The Beginning of the Rest of the Story

Take a deep breath and tell us your deepest, darkest secret, so we can wipe our brow and know that we’re not alone.” – Alan Watts

Welcome to the first post on this blog. I formed the serious intention a couple years ago to stop practicing law and focus my efforts during the time I was not taking care of my two small children on developing myself as a writer.

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photo by Thomas Nugent

I started a blog called Place{Thought}Story with my friend and we wrote and edited several well received pieces that did exactly what I wanted them to do in the world. I received more than enough affirmation from the universe that writing was in fact my true calling and that powerful, game-changing results stem from the radical act of speaking truth.

I realized during the course of writing articles and essays for P{t}S that they were part of a larger narrative of my personal coming of age, my spiritual maturation and that the best possible format for this type of story was a book.

So for the last year and a half I have not shared my writing with the world and have done my work quietly and privately, struggling and suffering alone at my desk or in my chair in the woods with the hopes that one one day when my message is crystallized to me, I can then share it with the world and thereby make it a better place. And by that I mean a world filled with more presence, more consciousness, more gratitude, more authenticity, more love, more creation, less consumption, less pretense, less ego, less attachment, less suffering.

I want all these things for myself and I want all these things for the world and so I intend to create it, to manifest it, to write it. I made the decision to write a coming of age story before I was even close to coming of age with the hopes that in writing the story that I want for my life, I would make it so. After all, our lives are our greatest creative act and our intention is what creates our reality.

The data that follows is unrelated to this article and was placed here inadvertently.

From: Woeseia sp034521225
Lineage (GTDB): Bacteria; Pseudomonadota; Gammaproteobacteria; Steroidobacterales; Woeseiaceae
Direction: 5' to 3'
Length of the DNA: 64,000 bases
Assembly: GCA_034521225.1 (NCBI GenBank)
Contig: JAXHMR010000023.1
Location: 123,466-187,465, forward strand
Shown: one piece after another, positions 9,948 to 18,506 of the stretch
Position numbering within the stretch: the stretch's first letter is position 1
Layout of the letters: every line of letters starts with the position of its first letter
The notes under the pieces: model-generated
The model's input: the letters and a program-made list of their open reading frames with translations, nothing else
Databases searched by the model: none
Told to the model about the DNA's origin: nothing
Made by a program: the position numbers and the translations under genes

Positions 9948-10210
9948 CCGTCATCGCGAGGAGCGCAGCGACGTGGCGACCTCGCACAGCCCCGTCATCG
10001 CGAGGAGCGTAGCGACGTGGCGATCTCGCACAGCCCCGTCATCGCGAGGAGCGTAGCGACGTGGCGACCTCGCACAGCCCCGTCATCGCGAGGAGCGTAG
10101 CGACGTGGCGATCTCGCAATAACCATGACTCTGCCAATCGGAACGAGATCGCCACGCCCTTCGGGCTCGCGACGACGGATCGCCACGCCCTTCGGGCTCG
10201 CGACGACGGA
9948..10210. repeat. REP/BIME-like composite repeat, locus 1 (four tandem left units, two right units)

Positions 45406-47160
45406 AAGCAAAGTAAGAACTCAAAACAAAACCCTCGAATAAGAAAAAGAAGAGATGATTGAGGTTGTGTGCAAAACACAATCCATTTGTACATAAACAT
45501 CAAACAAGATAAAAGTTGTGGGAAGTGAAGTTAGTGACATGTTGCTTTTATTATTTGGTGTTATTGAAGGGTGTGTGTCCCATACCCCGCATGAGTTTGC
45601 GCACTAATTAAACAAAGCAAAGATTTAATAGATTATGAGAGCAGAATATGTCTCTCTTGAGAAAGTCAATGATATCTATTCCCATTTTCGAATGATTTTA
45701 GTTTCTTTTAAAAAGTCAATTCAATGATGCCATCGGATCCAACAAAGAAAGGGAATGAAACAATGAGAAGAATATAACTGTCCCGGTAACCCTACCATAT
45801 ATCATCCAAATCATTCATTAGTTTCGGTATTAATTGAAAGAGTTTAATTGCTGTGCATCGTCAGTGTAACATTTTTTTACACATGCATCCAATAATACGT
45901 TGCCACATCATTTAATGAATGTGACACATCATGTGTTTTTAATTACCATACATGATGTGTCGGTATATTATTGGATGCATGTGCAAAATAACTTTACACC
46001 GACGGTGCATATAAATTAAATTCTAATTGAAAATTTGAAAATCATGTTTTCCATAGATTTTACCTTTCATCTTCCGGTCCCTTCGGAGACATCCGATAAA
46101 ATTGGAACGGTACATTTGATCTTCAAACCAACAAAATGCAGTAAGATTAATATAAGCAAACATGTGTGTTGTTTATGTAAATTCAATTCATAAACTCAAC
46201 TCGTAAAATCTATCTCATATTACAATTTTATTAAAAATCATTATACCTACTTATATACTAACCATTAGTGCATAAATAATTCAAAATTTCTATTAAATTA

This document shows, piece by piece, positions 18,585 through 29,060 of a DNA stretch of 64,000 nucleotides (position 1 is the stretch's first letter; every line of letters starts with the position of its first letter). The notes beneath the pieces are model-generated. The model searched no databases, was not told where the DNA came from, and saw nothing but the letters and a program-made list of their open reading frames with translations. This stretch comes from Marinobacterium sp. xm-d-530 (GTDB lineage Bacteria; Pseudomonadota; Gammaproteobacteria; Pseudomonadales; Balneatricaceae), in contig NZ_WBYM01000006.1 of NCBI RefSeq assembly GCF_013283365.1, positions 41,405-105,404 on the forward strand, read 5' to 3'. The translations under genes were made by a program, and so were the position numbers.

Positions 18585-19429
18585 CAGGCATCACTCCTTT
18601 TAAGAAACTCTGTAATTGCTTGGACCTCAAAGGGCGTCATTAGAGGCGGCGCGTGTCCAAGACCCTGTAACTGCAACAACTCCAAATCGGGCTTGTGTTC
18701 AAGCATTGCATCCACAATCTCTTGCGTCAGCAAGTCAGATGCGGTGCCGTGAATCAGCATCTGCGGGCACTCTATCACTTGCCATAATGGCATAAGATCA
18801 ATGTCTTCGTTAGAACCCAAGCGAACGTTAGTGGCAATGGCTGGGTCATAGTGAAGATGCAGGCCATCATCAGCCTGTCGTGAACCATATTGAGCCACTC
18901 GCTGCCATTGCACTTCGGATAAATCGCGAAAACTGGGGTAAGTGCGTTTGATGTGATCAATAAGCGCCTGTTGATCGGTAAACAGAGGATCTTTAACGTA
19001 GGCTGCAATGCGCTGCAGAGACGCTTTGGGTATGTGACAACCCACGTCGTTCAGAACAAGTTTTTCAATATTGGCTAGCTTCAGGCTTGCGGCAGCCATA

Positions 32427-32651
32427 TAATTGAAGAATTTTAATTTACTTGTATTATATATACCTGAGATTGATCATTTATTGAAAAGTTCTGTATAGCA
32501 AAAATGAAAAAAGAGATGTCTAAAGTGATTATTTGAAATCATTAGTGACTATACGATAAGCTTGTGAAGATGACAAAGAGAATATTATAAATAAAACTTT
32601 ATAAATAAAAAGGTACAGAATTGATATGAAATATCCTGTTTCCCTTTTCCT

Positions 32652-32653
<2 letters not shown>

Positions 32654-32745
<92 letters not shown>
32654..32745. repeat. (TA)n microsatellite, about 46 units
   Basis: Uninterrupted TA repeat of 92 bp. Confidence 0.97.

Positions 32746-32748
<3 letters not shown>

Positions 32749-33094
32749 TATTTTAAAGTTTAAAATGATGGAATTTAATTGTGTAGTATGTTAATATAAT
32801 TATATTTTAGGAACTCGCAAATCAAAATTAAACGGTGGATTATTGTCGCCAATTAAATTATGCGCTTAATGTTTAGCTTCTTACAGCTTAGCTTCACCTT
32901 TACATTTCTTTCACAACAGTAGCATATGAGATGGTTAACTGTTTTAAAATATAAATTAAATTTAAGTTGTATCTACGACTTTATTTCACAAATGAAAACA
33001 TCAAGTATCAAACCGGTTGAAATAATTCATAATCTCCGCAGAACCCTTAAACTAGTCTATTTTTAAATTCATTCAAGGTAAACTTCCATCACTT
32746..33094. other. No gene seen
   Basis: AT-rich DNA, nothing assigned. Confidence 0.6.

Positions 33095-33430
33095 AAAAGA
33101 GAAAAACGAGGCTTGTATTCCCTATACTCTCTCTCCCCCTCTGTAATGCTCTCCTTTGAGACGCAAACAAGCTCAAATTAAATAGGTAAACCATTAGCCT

I finally reached a point a few weeks ago where I was ready to share my book with a few colleagues and friends – artists and writers – to get an idea of how it affected people whose opinions I value, people who occupy themselves with some of the same sort of ideas and practices that I am trying to advance with my book. I also knew I needed some unfiltered, candid editorial feedback because this is my first book and really my first serious foray into creative writing. I never took creative writing in college and never even wrote a short story, let alone a novel/memoir.

So I reached out to a professional editor that was referred to me by my wife’s former co-worker. He’s been described as a legend in the publishing industry and has edited Hunter S. Thompson, Toni Morrison, Tom Robbins and many other award-winning and best-selling authors. My intent was to simply get an idea as to what kind of money I would have to spend for the services of someone with this kind of track record.